I never would have gotten through the first draft of my novel without the low residency MFA (Master of Fine Arts) program at Southern New Hampshire University (SNHU). For years I wrote, rewrote, and then wrote again a seven-page scene in which a man and woman meet up in a bookstore years after their relationship has ended. She’s interested in rekindling the romance and finds out when he’s likely to be in the bookstore at the coffee bar to “accidentally” run into him.
I can’t begin to tell you the number of times I tweaked that scene slightly, saved it on my computer and then revisited it years later, making little or no progress.
When I enrolled at SNHU—the low-residency program is now called Mountainview—I was determined to unspool what I’d written and expand my story into a full-length narrative.
The professors helped me develop the discipline I needed. I was required to spend 40 hours a week on my writing. Since I worked—and still work—a full-time job, I had to give up television and time-wasting activities.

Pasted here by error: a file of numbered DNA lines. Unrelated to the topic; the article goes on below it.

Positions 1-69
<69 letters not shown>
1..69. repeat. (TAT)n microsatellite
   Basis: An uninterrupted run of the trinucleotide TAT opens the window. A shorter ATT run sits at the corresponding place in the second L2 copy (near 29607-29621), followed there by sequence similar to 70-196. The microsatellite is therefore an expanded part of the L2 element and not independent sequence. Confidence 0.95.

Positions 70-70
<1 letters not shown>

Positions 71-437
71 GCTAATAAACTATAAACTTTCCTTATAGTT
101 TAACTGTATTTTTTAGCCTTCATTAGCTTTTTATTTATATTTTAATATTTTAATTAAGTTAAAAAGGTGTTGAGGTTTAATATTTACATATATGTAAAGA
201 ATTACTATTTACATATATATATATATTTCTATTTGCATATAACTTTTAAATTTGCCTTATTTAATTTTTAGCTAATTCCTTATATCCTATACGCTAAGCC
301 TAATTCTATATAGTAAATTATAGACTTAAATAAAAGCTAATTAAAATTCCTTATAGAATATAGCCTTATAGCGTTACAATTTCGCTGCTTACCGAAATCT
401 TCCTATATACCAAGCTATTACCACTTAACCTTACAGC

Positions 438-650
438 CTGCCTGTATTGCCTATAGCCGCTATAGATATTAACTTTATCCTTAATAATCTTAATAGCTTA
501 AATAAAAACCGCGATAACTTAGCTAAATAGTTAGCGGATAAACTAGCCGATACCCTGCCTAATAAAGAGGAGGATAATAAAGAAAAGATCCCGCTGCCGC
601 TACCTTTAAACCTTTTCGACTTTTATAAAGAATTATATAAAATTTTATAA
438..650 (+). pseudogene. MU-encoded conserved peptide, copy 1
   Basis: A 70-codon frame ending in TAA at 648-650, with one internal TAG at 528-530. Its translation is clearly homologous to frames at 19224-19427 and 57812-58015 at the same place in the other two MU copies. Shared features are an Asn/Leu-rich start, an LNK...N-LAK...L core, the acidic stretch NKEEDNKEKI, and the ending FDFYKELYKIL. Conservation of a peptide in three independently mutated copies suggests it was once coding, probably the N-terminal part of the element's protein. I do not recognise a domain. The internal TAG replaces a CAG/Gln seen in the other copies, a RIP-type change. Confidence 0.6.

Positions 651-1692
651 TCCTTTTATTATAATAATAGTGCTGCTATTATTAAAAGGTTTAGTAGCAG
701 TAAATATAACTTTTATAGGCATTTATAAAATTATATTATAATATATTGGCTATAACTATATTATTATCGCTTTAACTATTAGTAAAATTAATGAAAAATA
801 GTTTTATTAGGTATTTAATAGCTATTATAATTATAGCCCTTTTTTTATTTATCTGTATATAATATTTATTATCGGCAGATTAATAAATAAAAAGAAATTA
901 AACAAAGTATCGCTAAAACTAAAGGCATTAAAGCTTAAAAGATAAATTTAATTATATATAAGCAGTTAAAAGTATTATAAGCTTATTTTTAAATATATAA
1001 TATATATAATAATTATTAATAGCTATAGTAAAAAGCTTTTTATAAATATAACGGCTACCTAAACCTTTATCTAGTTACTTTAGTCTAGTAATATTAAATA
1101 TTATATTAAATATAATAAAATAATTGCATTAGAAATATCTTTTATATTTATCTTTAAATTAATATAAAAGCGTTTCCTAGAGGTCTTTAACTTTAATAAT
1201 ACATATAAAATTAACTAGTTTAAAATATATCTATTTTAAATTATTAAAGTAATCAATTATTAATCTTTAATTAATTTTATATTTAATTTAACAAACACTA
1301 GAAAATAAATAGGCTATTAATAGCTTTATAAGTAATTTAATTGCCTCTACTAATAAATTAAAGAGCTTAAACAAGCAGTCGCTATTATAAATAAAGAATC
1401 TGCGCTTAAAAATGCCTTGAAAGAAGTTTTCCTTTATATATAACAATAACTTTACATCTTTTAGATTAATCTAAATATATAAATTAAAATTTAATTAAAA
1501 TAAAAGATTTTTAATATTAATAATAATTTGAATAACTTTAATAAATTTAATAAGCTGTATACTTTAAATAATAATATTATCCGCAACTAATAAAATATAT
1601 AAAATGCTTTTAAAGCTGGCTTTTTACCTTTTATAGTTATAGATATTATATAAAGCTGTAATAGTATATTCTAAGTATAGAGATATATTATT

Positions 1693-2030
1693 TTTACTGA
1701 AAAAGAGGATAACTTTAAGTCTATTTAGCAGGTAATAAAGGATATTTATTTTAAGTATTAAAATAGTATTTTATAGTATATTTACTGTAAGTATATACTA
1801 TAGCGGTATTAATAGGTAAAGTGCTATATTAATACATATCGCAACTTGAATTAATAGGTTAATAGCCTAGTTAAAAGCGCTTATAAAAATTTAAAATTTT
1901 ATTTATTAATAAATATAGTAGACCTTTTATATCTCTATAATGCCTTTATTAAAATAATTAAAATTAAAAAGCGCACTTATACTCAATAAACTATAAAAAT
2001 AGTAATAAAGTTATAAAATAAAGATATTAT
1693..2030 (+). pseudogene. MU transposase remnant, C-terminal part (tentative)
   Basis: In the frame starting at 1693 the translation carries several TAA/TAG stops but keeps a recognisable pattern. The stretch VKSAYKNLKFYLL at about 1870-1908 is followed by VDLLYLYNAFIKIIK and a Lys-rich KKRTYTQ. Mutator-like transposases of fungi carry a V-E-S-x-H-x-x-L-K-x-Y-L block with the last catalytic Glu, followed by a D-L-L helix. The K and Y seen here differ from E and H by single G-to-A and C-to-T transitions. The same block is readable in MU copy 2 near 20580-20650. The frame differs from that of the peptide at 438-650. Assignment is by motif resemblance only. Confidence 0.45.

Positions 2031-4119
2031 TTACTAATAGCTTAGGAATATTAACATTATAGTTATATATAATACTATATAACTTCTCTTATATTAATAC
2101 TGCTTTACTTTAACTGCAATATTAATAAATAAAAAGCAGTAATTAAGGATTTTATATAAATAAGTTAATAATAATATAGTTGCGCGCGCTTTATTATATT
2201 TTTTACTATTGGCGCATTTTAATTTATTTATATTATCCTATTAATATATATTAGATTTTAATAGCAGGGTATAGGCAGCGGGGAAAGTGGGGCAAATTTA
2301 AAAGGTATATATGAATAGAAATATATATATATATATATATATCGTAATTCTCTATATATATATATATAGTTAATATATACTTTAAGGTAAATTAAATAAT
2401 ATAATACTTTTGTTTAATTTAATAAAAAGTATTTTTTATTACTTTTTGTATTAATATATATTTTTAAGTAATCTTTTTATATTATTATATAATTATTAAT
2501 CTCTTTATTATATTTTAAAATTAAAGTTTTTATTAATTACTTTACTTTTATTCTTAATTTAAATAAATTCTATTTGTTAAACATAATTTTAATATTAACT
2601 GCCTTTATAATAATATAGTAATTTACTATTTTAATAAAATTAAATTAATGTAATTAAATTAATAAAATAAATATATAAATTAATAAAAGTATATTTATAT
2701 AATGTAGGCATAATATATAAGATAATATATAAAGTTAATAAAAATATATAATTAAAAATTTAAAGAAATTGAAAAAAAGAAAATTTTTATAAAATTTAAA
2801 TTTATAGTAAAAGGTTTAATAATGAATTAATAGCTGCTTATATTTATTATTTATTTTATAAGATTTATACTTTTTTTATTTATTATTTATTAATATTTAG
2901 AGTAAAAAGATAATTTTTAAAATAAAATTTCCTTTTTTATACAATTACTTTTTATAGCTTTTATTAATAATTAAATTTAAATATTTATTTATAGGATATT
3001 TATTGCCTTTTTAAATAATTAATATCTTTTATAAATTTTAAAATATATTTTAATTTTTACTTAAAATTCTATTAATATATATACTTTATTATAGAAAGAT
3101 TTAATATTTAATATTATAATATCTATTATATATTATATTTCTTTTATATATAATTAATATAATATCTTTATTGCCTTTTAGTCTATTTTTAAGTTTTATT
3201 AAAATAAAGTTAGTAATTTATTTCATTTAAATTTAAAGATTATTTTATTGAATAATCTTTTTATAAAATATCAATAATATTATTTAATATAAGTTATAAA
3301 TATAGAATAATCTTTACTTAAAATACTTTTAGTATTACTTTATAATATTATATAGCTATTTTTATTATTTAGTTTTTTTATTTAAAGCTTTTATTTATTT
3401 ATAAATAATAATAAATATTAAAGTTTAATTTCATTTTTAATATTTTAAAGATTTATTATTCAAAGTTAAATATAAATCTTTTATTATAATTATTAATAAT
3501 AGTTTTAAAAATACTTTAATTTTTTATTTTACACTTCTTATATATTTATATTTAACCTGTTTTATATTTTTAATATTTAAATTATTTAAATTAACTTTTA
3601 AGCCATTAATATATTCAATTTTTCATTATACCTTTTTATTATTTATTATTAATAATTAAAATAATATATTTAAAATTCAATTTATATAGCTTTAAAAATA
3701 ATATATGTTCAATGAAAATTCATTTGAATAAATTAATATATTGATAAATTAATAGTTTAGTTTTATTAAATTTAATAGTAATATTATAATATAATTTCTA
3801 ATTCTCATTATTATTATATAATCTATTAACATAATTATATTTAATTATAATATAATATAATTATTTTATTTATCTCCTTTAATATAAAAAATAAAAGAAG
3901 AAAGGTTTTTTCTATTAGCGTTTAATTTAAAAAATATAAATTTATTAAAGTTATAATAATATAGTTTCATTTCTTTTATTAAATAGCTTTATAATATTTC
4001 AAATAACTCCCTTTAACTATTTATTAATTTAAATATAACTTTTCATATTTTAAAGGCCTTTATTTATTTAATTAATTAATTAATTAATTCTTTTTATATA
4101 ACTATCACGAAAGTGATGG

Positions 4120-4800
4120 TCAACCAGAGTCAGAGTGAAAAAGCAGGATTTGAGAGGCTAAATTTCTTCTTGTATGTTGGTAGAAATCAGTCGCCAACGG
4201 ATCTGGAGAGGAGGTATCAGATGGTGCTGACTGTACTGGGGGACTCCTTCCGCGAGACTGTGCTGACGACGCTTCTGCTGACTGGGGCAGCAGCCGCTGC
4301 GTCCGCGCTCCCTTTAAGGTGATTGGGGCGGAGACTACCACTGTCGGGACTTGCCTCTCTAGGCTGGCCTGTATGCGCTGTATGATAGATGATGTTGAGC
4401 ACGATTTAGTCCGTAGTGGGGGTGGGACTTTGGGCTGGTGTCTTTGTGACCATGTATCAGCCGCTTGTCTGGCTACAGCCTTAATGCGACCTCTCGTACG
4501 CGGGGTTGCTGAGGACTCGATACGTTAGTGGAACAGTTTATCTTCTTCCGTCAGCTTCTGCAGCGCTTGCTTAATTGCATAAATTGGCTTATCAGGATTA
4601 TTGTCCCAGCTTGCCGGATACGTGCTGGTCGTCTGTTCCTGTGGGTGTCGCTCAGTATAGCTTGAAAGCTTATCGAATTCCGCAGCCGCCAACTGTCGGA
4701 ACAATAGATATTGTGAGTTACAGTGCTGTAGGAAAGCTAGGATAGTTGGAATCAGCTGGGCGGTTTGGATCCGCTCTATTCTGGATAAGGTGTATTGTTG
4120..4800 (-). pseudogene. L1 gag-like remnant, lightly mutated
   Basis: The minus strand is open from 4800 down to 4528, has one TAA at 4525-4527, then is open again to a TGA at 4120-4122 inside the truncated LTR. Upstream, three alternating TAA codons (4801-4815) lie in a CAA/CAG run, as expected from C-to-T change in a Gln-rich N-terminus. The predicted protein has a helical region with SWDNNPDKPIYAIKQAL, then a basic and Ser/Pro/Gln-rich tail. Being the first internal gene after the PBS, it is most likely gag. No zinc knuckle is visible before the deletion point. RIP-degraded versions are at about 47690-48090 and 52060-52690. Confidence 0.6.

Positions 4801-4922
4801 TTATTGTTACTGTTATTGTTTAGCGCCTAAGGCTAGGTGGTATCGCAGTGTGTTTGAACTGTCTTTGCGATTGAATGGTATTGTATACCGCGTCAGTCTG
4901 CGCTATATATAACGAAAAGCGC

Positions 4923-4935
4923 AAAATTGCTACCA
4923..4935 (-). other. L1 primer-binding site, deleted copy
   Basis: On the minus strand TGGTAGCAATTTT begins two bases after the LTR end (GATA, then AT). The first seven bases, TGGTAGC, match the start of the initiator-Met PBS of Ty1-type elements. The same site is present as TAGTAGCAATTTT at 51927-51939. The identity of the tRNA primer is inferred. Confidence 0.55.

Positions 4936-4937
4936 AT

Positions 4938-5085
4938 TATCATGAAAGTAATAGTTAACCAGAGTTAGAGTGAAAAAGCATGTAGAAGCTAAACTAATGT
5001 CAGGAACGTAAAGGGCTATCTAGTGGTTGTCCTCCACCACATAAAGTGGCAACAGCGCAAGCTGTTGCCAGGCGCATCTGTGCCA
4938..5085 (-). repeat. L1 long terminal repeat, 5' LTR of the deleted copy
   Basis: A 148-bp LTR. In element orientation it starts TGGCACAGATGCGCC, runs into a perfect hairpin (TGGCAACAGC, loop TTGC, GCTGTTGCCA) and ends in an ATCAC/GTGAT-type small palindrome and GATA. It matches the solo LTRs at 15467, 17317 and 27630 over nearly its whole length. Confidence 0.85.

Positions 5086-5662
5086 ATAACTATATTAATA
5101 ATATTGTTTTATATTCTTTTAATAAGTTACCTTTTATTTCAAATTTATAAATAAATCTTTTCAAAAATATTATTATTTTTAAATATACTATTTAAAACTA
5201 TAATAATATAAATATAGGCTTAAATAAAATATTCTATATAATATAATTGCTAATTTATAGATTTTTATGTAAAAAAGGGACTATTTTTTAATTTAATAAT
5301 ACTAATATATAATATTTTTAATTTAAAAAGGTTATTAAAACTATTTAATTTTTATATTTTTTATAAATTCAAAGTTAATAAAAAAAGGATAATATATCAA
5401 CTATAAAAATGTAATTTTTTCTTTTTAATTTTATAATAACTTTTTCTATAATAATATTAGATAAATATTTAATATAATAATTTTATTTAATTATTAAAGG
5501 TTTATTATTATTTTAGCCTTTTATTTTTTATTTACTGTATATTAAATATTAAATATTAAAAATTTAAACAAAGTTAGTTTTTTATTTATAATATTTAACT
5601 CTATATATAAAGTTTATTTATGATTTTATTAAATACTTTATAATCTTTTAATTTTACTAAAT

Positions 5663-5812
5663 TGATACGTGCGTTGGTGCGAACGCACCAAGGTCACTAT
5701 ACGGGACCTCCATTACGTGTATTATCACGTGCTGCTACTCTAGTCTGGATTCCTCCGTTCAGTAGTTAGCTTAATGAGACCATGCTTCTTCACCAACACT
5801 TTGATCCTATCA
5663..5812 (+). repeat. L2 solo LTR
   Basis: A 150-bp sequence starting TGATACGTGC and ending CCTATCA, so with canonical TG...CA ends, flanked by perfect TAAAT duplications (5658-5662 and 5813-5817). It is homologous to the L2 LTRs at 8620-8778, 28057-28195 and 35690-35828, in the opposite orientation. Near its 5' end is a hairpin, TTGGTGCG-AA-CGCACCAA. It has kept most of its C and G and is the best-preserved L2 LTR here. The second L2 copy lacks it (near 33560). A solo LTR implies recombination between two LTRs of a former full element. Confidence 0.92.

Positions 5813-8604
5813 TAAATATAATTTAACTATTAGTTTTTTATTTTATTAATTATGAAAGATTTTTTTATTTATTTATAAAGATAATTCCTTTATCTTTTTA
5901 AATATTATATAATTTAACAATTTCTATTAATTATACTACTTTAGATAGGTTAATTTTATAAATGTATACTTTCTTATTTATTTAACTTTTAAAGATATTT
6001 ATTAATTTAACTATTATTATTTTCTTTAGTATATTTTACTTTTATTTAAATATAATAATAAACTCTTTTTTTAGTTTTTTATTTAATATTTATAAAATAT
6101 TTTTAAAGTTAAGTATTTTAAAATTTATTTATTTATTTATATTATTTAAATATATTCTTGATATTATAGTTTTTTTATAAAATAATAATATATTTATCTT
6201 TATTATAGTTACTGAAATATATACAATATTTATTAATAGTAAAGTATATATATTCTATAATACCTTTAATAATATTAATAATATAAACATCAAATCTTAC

- I learned how to write a chapter-by chapter outline, which helped me develop a direction for my story.
- I learned how to create a story arc, a story’s full progression.
- I learned how to make each character distinctive, giving each character its own voice and personality.
- Each of us students were assigned a mentor—a professor who helped shepherd us through the process.
By graduation day, I had a full-length manuscript, a first draft. Instead of a man and woman who reunite in a bookstore, I developed Malachi and Sydney, a newlywed couple who—in the face of an urban redevelopment project that will uproot a nearby neighborhood—open up an activist bookstore in a fictional New England port city.
That first draft of The Talking Drum has gone through many revisions and will go through another when I edit the manuscript under the guidance of my editor at Inanna Publications to get it ready for publication in May 2020.